#100DaysOfCode in Python Transcripts
Chapter: Appendix: Python language concepts
Lecture: Concept: for-in
0:01 In Python we have a fantastically simple way to work with collections and sequences. It's called the "for...in" loop and it looks like this.
0:09 You just say for some variable name in some collection, so here we have "for item in items" and that creates the variable called item
0:17 and we are looping over the collection items, it just goes through them one at a time, so here it will go through this loop three times,
0:23 first time it will print the item is "cat", the second time it will print the item is "hat" and then finally the item is "mat".
0:30 And then it will just keep going, it will break out the loop and continue on. Some languages have numerical "for" loops, or things like that,
0:35 in Python there is no numerical "for" loop, there is only these for in loops working with iterables and sequences.
0:42 Because you don't have to worry about indexes and checking links and possible off-by-one errors, you know,
0:47 is it less than or less than or equal to, it goes in the test in the normal "for" loop. This is a very safe and natural way to process a collection.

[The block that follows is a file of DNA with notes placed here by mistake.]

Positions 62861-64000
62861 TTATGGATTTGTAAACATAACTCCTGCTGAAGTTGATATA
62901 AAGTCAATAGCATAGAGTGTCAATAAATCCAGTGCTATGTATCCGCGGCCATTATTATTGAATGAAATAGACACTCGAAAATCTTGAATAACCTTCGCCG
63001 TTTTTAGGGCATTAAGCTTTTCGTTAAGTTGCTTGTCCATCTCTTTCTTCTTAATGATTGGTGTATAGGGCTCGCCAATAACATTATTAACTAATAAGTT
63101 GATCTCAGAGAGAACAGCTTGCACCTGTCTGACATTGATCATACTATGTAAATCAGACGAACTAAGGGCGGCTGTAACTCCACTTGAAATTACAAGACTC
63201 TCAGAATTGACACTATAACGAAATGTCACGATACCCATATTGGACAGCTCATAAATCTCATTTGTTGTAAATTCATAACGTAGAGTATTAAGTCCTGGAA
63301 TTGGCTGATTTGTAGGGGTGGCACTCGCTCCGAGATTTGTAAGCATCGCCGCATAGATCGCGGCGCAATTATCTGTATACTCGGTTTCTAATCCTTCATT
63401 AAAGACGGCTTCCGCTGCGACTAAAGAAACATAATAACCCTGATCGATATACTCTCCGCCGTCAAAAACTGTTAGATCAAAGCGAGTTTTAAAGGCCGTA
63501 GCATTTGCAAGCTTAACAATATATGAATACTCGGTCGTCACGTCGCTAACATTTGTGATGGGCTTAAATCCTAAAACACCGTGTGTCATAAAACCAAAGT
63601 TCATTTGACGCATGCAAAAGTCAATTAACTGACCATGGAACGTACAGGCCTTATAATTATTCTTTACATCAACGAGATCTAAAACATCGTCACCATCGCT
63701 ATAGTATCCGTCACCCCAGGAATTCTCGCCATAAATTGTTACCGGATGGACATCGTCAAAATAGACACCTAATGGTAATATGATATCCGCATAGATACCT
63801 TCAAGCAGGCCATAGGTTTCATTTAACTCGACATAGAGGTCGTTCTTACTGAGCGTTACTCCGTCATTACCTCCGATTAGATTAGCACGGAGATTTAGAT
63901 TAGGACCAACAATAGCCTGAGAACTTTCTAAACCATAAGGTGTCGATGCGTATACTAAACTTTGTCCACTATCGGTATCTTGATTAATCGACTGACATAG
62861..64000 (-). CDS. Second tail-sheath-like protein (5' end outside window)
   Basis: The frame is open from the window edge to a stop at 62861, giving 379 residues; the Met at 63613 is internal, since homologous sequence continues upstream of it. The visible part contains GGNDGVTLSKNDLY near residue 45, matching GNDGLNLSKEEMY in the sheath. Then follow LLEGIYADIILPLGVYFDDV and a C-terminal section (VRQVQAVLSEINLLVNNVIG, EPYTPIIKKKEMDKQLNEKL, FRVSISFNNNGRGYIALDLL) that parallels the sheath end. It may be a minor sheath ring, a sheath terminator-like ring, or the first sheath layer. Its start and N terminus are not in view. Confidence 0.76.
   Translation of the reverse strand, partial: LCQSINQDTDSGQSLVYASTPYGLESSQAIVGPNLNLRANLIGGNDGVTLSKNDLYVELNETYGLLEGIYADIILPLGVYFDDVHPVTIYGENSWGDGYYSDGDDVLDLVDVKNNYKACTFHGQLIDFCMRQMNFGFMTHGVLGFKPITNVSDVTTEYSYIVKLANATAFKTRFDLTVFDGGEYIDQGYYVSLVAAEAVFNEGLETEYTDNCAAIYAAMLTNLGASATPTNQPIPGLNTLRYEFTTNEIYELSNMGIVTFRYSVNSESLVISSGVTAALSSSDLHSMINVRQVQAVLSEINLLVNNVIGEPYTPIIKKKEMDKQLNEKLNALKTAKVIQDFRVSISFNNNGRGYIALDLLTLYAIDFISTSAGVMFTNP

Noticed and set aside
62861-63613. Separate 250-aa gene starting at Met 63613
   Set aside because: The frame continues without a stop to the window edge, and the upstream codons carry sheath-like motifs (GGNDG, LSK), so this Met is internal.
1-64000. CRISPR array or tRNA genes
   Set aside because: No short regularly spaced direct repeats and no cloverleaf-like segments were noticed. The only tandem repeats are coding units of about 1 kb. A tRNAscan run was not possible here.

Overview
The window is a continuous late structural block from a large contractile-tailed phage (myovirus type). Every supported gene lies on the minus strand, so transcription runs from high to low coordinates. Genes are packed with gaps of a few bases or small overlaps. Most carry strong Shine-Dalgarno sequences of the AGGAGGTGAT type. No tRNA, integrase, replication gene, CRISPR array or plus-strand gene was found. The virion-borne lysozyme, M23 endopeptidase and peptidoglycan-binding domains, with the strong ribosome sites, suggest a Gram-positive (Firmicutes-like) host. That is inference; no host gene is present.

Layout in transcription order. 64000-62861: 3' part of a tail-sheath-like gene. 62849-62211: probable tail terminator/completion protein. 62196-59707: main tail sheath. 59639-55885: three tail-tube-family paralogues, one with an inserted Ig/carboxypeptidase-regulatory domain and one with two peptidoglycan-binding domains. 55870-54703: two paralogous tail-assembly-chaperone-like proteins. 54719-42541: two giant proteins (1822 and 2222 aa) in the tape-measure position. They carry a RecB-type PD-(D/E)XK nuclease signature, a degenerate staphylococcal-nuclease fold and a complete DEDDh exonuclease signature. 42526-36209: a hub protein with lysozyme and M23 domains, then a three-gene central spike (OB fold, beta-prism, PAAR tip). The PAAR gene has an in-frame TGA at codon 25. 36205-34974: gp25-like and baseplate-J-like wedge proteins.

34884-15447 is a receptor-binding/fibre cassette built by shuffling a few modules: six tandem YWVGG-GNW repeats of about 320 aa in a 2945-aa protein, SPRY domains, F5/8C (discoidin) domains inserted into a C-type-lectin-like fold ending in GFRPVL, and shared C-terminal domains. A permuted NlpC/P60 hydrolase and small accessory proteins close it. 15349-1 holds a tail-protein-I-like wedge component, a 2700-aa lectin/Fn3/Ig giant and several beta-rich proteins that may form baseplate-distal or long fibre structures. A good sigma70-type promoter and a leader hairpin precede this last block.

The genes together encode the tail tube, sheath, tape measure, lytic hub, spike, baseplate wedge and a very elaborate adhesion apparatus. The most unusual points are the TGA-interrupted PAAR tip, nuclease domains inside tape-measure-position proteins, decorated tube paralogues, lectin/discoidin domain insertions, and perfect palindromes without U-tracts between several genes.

0:55 Now, there may be times when you actually need the number, if you want to say the first item is "cat", the second item is "hat",
1:00 the third item is "mat", this makes it a little bit challenging. Technically, you could do it by creating an outside variable, and incrementing,
1:07 but that would not be the proper Pythonic way. The Pythonic way is to use this enumerate function, which takes a collection
1:14 and converts it into a sequence of tuples where the first element in the tuple is this idx value, that's the index, the number.
1:22 And the second item is the same value that you had above. So first time through its index is zero, item is cat;
1:28 second time through, index is one, item is hat, and so on. So these are the two primary ways to loop over collections in Python.
1:36 Remember, if you need to get the index back, don't sneak some variable in there, just use enumerate.